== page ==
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This is just not true my friend. They very much do care - depending on where that scent is encountered. If they encounter it on a hiking trail, a place where they have repeatedly encountered it, they will be more tolerant. But if Mr big is coming back to his bedding in the AM, does his customary down wind J-hook to scent check the bedding area before he proceeds in, and he detects human odor, I can tell you - from experience - he very much cares indeed. Additionally, if Mr. Big is coming back to his bedding, approaches from the downwind side and comes across a scent trail from where you had hunted there a day before, he very much cares. In each of those circumstances, I can guarantee with nearly 100% certainty that the bedding area that had been getting used, will go desolate.

If they pick up human scent where they've come to expect it, they'll still hang around. But as soon as they start to detect human scent where they don't, like in the areas they bed and stage, they will vacate the area. They may return if it's a source of food. But only under cover of darkness. Eventually, they will come back, if the human scent goes away. It may take a month if you only go in there once. But if you hammer the spot, it could take years! I've personally seen this in the woods enough times to know it as fact.

Here is food for thought. Consider that a deer's nose is 4 dimensional! That's right - chew on that for a second. Let me unpack what I mean now. Say I said meet me at my favorite bar. A pretty simple statement. But consider what is required information to make that happen. You need to know where the bar is (that would be your x, y, and z coordinates) but you also need a 4th dimension..... TIME.

A deer's nose gives them all that information. Just from catching a whiff from downwind they can determine the location of the scent's source, the direction of travel, and what time the source was there.

So if you hunt a feeding area, like an oak flat for example, the deer will know you were there. But they'll also know you were there only during the day. So the deer may still use the area at night. They've patterened you! I have seen this first hand as well - confirmed via years and years of trail cam photos.

These were things I learned through the hunting school of hard knocks, and from a few very knowledgable and helpful people right here on this very forum, and a couple others I frequent.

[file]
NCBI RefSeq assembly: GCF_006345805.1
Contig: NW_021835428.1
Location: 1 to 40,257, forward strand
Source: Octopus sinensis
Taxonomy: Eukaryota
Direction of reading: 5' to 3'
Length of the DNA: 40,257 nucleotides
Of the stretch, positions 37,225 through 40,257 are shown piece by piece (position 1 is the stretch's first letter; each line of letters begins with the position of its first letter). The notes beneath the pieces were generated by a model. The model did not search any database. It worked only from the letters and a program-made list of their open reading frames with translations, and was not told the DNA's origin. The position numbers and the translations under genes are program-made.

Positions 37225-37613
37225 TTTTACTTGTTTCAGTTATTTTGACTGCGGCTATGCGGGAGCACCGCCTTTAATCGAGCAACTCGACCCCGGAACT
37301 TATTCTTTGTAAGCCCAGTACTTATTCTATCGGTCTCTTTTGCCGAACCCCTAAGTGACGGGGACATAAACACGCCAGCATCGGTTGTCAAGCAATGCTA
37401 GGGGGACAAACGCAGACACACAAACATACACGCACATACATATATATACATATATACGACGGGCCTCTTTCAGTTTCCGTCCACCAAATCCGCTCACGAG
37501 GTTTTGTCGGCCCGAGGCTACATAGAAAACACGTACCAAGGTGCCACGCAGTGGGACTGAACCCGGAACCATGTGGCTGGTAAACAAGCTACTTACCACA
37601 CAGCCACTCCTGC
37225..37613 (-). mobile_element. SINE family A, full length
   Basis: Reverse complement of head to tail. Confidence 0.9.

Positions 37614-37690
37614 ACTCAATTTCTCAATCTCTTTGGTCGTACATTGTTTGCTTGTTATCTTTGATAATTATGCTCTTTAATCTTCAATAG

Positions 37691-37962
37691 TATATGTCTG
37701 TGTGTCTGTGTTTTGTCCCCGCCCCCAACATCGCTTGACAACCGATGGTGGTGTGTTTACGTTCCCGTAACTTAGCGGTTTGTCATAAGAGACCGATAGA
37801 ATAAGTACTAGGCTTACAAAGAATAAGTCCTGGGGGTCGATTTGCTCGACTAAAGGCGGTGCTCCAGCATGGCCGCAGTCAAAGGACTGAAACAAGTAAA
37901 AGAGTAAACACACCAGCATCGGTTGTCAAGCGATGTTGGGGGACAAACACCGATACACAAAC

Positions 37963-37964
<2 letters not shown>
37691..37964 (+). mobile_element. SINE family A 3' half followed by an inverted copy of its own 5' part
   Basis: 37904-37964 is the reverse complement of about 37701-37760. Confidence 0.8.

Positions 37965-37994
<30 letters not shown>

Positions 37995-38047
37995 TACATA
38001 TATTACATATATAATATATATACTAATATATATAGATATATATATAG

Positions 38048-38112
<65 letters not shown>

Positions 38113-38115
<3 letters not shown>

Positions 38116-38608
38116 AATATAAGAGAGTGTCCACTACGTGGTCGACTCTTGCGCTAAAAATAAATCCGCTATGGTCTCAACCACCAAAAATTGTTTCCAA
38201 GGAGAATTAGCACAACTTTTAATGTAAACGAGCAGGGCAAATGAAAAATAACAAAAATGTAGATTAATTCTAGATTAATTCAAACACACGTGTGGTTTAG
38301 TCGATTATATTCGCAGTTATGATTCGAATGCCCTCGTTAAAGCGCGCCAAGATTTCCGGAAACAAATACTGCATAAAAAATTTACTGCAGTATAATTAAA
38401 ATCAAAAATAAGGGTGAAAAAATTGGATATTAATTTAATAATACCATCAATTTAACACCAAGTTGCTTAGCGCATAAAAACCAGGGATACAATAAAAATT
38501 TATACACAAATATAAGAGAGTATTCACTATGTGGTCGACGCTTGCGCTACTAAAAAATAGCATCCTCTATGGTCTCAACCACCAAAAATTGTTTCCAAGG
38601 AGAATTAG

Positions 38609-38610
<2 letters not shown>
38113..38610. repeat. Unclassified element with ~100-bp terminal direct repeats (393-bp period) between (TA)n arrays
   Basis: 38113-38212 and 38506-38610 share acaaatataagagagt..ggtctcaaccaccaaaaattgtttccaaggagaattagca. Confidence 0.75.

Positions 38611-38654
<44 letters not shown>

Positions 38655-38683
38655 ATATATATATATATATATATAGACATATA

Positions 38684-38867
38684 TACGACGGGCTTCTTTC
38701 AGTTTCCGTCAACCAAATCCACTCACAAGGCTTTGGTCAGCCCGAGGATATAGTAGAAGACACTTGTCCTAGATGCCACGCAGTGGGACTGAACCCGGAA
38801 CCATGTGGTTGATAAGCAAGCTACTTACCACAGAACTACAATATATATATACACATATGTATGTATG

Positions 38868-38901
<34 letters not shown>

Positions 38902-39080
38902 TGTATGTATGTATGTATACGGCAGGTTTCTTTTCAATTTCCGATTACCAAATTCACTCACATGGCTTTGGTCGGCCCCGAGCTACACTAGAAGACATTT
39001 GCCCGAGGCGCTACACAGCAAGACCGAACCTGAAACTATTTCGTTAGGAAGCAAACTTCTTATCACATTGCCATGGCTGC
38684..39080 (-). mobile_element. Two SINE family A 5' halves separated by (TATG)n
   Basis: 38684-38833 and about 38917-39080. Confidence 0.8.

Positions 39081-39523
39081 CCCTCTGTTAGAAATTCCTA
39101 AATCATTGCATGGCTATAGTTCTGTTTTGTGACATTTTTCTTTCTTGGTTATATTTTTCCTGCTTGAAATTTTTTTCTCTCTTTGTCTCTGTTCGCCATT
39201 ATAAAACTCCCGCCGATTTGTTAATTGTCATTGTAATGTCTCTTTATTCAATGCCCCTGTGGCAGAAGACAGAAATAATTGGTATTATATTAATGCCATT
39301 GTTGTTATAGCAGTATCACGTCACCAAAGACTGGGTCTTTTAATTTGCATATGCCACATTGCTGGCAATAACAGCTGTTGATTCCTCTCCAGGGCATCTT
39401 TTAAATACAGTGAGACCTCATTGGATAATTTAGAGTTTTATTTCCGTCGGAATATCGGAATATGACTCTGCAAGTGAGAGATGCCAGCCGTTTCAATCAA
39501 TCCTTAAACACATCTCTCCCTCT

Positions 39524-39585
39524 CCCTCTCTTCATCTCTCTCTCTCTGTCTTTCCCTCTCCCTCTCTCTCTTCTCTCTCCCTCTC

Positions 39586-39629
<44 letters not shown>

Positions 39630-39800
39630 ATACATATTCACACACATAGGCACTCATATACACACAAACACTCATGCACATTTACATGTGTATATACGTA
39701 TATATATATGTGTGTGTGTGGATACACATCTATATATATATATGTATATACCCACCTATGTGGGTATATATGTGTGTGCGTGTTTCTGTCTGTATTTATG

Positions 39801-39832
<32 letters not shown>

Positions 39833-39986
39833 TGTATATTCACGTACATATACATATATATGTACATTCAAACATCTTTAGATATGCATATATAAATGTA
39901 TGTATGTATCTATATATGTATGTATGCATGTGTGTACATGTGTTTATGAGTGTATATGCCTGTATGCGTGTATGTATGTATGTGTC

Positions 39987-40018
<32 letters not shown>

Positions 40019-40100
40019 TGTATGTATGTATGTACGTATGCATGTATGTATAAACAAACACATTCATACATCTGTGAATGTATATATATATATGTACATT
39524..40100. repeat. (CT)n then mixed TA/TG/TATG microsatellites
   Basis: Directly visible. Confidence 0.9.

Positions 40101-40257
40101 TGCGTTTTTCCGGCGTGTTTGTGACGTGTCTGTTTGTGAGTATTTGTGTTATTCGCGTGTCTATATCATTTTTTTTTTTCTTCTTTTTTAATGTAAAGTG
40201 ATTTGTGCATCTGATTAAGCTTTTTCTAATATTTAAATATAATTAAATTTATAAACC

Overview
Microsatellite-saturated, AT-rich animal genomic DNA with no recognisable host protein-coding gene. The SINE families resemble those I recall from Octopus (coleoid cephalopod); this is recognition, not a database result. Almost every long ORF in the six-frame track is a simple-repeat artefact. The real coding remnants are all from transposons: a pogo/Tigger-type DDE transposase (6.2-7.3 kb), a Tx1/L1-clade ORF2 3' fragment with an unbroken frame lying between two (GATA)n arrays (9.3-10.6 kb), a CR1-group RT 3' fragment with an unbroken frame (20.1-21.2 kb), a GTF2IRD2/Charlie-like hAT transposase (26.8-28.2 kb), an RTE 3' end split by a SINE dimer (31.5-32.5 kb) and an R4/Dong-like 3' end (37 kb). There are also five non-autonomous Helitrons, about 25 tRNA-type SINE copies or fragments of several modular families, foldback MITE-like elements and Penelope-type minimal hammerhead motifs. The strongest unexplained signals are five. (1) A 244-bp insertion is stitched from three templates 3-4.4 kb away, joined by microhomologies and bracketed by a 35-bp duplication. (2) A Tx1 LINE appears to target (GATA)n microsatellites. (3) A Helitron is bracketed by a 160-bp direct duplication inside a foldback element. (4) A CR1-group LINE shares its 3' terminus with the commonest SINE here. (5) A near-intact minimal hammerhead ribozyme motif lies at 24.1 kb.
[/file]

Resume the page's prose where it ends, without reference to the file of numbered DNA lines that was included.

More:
You must be hunting different deer than I am.
 

pupchow

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I've had deer (fox, bear, moose) walk inside 10 yards of me while I'm up in a 16' stand, when they're just browsing. But if I get a buck coming into a call, it'll circle downwind and bust me every time. I've done the whole scent control thing (with the exception of one of those Ozonics deals), and they always bust me when they're seeking a deer but instead detect me.
 

HorizontalHunter

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This is just not true my friend. They very much do care - depending on where that scent is encountered. If they encounter it on a hiking trail, a place where they have repeatedly encountered it, they will be more tolerant. But if Mr big is coming back to his bedding in the AM, does his customary down wind J-hook to scent check the bedding area before he proceeds in, and he detects human odor, I can tell you - from experience - he very much cares indeed. Additionally, if Mr. Big is coming back to his bedding, approaches from the downwind side and comes across a scent trail from where you had hunted there a day before, he very much cares. In each of those circumstances, I can guarantee with nearly 100% certainty that the bedding area that had been getting used, will go desolate.

If they pick up human scent where they've come to expect it, they'll still hang around. But as soon as they start to detect human scent where they don't, like in the areas they bed and stage, they will vacate the area. They may return if it's a source of food. But only under cover of darkness. Eventually, they will come back, if the human scent goes away. It may take a month if you only go in there once. But if you hammer the spot, it could take years! I've personally seen this in the woods enough times to know it as fact.

Here is food for thought. Consider that a deer's nose is 4 dimensional! That's right - chew on that for a second. Let me unpack what I mean now. Say I said meet me at my favorite bar. A pretty simple statement. But consider what is required information to make that happen. You need to know where the bar is (that would be your x, y, and z coordinates) but you also need a 4th dimension..... TIME.

A deer's nose gives them all that information. Just from catching a whiff from downwind they can determine the location of the scent's source, the direction of travel, and what time the source was there.

So if you hunt a feeding area, like an oak flat for example, the deer will know you were there. But they'll also know you were there only during the day. So the deer may still use the area at night. They've patterened you! I have seen this first hand as well - confirmed via years and years of trail cam photos.

These were things I learned through the hunting school of hard knocks, and from a few very knowledgable and helpful people right here on this very forum, and a couple others I frequent.